Elsewhere on "The Rookery" Helme's voice and the strings work around and over each other creating poignant laments and soothing ballads. The gentle breeze of Americana is revisited in "Planer" with simple and achingly beautiful vocal work and harmonies in the chorus. Again there's more stunning arrangement to this song and if I was pushed for a top pick from the album it's only really bettered by the brilliant "The Spindle and the Cauldron". With a low-fi Beck feel, almost like a sedated Devil's Haircut, it grows into a powerful ballad of almost Mariachi proportions. The song blends seamlessly into "Blindeye", another brilliant piece, which continues to build with more woven layers and high production. No doubt the quality at play here is testament to Helme's work with producer, Sam Forrest (Nine Black Alps). The result the pair attains speaks of a learned craft and skilful application of the technology to create the sound and character of the album. You only have to hear the climax to "Blindeye" to see what I'm getting at.
"Pleased" with its brushed snares and lazy feel evokes a smokey saloon and more of a blues vibe than you'll find elsewhere. A rumbling bass gives off an attitude and a sense of danger that adds more texture to the album and perhaps shines light on more of Helme's influences in his writing. It verges on going a yard too far for ambience and drone towards the end but that said, it put me in mind of Ry Cooder film scores, which is no bad thing. Sometimes dramatic is good. It certainly doesn't harm this tune any more than the experimentation harms "Blindeye".
There is more traditional rock fun with "Daddies Farm" dressed as it is in the finery of an unashamedly catchy chorus. It appeals - just as pleasingly as the folk vibe does - to a different part of my brain, to the place where connecting flight between stadium era Status Quo and Band of Horse's "NW Apartment" are chartered. I guarantee once you're on to your second go with "The Rookery" this will be the first chorus you join in with. It is fun, uplifting, simple - who said fun had to be clever - and shows again a different, and more carefree side to Helme's influences and the ideas he's had in the writing of the album.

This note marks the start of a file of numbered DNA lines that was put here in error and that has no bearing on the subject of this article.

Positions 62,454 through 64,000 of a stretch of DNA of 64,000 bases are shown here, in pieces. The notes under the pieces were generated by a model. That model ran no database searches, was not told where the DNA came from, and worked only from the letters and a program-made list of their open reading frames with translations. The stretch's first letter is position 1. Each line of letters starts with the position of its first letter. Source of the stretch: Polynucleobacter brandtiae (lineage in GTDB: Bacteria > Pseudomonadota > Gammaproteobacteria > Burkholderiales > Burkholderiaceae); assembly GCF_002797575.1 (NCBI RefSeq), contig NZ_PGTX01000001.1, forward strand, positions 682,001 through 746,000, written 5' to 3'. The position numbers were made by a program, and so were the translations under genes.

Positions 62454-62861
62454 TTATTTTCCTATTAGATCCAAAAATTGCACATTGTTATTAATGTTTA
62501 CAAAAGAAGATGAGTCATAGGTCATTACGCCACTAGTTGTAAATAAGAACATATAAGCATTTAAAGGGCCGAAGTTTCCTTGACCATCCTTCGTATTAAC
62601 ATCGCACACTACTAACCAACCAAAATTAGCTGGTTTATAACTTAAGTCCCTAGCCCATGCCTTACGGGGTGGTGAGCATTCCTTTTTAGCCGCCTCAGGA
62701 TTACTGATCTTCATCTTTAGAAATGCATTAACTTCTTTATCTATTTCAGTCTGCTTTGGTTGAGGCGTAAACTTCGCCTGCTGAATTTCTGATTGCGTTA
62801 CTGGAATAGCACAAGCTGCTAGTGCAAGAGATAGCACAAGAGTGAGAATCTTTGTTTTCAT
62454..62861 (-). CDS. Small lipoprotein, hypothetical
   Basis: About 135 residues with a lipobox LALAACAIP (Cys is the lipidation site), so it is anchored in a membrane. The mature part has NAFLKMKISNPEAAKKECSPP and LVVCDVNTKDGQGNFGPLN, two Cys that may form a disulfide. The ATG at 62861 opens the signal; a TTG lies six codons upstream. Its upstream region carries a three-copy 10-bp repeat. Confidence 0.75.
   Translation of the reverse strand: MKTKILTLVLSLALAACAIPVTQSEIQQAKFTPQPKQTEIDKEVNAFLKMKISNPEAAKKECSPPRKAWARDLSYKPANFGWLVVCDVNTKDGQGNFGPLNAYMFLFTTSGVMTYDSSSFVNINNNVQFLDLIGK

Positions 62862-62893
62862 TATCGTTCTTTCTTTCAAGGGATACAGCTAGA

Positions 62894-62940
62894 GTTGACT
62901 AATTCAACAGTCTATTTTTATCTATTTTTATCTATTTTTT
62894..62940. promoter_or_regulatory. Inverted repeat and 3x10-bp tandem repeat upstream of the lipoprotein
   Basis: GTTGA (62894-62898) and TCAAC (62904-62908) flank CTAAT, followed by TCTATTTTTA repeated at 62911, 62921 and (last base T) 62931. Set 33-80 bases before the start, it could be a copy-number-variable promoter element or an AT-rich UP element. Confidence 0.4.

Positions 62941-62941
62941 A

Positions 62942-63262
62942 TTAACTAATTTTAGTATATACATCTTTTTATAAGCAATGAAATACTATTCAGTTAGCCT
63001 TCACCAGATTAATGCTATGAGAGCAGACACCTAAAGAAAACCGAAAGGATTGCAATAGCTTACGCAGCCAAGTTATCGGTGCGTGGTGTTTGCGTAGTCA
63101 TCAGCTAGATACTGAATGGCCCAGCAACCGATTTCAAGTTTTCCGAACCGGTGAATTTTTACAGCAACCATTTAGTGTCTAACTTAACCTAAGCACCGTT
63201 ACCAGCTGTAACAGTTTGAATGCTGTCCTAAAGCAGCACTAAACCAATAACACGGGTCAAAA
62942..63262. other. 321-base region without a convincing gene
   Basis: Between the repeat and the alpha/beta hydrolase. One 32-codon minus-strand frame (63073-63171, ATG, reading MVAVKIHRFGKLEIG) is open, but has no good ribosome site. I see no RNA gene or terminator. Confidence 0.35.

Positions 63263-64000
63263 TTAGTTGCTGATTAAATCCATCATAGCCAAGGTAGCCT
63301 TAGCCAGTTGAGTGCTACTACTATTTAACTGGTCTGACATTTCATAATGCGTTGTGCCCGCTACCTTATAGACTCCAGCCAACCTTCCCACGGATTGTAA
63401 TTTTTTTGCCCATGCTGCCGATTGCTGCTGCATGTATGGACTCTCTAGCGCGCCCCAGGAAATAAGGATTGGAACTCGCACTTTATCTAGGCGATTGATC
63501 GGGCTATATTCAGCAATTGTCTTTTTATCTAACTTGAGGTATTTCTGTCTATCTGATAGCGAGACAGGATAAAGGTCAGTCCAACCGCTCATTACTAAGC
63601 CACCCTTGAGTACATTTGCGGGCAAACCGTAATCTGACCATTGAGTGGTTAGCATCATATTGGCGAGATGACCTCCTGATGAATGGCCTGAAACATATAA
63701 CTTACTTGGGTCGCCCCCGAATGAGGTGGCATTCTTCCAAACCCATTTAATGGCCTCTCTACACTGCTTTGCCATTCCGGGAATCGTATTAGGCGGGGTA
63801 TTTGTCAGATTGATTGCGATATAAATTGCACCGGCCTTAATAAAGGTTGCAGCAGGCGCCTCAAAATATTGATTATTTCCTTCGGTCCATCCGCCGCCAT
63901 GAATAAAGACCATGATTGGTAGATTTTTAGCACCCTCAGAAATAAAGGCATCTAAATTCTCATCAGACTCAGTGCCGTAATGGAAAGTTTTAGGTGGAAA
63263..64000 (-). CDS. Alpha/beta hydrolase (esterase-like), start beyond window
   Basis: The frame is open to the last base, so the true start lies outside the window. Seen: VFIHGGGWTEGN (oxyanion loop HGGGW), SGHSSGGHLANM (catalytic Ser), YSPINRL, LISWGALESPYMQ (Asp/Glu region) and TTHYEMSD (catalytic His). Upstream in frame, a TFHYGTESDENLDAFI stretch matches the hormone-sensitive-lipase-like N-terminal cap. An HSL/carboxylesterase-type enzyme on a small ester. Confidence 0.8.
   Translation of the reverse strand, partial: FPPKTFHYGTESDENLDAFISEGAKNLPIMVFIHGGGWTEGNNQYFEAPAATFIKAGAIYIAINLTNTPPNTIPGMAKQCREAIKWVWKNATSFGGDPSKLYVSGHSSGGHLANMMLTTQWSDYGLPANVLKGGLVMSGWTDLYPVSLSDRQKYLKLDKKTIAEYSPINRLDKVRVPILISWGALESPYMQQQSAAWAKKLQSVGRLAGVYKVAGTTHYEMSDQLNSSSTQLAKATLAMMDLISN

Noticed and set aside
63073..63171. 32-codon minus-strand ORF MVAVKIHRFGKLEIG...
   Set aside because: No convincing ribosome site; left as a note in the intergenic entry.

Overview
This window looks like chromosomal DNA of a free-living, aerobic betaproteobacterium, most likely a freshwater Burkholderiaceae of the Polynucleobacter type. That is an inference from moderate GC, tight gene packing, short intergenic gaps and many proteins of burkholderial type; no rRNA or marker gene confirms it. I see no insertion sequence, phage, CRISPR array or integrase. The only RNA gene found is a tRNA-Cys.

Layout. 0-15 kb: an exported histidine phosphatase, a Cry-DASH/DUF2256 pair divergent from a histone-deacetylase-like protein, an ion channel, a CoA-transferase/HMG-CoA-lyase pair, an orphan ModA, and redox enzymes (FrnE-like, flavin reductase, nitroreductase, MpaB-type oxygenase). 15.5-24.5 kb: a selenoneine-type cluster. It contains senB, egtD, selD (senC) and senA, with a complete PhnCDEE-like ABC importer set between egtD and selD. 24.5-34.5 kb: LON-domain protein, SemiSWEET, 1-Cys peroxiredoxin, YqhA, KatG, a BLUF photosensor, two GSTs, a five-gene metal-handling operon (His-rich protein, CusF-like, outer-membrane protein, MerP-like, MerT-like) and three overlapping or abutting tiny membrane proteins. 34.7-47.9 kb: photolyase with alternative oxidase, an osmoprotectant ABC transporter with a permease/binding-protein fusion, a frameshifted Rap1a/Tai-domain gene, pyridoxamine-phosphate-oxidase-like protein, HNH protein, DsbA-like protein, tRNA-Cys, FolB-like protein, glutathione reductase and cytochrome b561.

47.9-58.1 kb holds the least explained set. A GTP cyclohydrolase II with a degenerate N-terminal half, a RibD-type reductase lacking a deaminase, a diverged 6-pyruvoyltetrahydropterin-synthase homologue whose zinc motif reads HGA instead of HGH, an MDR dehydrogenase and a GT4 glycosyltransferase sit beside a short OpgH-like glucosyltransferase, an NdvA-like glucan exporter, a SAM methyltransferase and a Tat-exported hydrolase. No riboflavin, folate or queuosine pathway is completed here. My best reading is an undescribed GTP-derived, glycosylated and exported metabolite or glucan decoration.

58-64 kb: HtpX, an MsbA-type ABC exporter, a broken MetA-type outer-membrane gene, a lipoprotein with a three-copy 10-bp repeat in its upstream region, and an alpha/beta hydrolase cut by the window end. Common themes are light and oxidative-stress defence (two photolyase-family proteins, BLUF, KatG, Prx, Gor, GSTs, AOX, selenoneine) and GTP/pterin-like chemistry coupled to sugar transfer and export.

It can't all be good surely? Ok, I'll balance it out a bit. "Summer Girl" reminded me, in parts, of Verve style indie sing-a-longs and if I was pushed to find a low point, then this is it. Not every song on an album has to change the world though, of course. Although this isn't such a bad song, my disappointment probably lies in the fact that it sounds like I expected the whole album to sound before it arrived. So whilst I like being right I find it hard to be enthused by this one as it doesn't seem to strive into new territory like we see everywhere else on the album.
The closer on "The Rookery" is "Good to be in Love" and as final tracks go it's right up there. There's a suggestion that the song is building to something big and beautiful but part of its true beauty is that it avoids the obvious. The restraint and control, rather than finishing with a flourish of crashing cymbals, guitars and orchestration; shows that delicacy and refinement still leads to it finishing on a high and managing to hit the mark. It definitely has done that for me.
Like Tom Waits singing Ryan Adams if they had both had the good fortune to grow up in Yorkshire.